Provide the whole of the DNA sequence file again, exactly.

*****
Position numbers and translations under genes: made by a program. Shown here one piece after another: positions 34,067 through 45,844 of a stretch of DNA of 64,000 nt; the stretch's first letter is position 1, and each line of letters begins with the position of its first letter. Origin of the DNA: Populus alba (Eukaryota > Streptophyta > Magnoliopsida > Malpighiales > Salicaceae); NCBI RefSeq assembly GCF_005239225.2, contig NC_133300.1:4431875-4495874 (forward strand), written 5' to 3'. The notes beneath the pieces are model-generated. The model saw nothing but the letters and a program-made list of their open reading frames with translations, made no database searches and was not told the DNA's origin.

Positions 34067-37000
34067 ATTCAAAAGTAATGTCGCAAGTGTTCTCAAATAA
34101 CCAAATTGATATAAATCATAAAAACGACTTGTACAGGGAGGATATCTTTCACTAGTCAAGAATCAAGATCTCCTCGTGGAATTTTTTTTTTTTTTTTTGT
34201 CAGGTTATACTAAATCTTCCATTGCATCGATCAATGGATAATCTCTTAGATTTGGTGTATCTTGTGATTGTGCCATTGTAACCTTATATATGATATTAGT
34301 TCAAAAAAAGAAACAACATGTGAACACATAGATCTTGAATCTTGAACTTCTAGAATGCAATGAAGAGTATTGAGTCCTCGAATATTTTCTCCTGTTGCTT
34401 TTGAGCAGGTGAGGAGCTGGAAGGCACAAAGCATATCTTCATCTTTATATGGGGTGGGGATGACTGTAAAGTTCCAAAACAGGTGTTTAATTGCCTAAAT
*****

Position numbers and translations under genes: made by a program. Shown here one piece after another: positions 34,067 through 45,844 of a stretch of DNA of 64,000 nt; the stretch's first letter is position 1, and each line of letters begins with the position of its first letter. Origin of the DNA: Populus alba (Eukaryota > Streptophyta > Magnoliopsida > Malpighiales > Salicaceae); NCBI RefSeq assembly GCF_005239225.2, contig NC_133300.1:4431875-4495874 (forward strand), written 5' to 3'. The notes beneath the pieces are model-generated. The model saw nothing but the letters and a program-made list of their open reading frames with translations, made no database searches and was not told the DNA's origin.

Positions 34067-37000
34067 ATTCAAAAGTAATGTCGCAAGTGTTCTCAAATAA
34101 CCAAATTGATATAAATCATAAAAACGACTTGTACAGGGAGGATATCTTTCACTAGTCAAGAATCAAGATCTCCTCGTGGAATTTTTTTTTTTTTTTTTGT
34201 CAGGTTATACTAAATCTTCCATTGCATCGATCAATGGATAATCTCTTAGATTTGGTGTATCTTGTGATTGTGCCATTGTAACCTTATATATGATATTAGT
34301 TCAAAAAAAGAAACAACATGTGAACACATAGATCTTGAATCTTGAACTTCTAGAATGCAATGAAGAGTATTGAGTCCTCGAATATTTTCTCCTGTTGCTT
34401 TTGAGCAGGTGAGGAGCTGGAAGGCACAAAGCATATCTTCATCTTTATATGGGGTGGGGATGACTGTAAAGTTCCAAAACAGGTGTTTAATTGCCTAAAT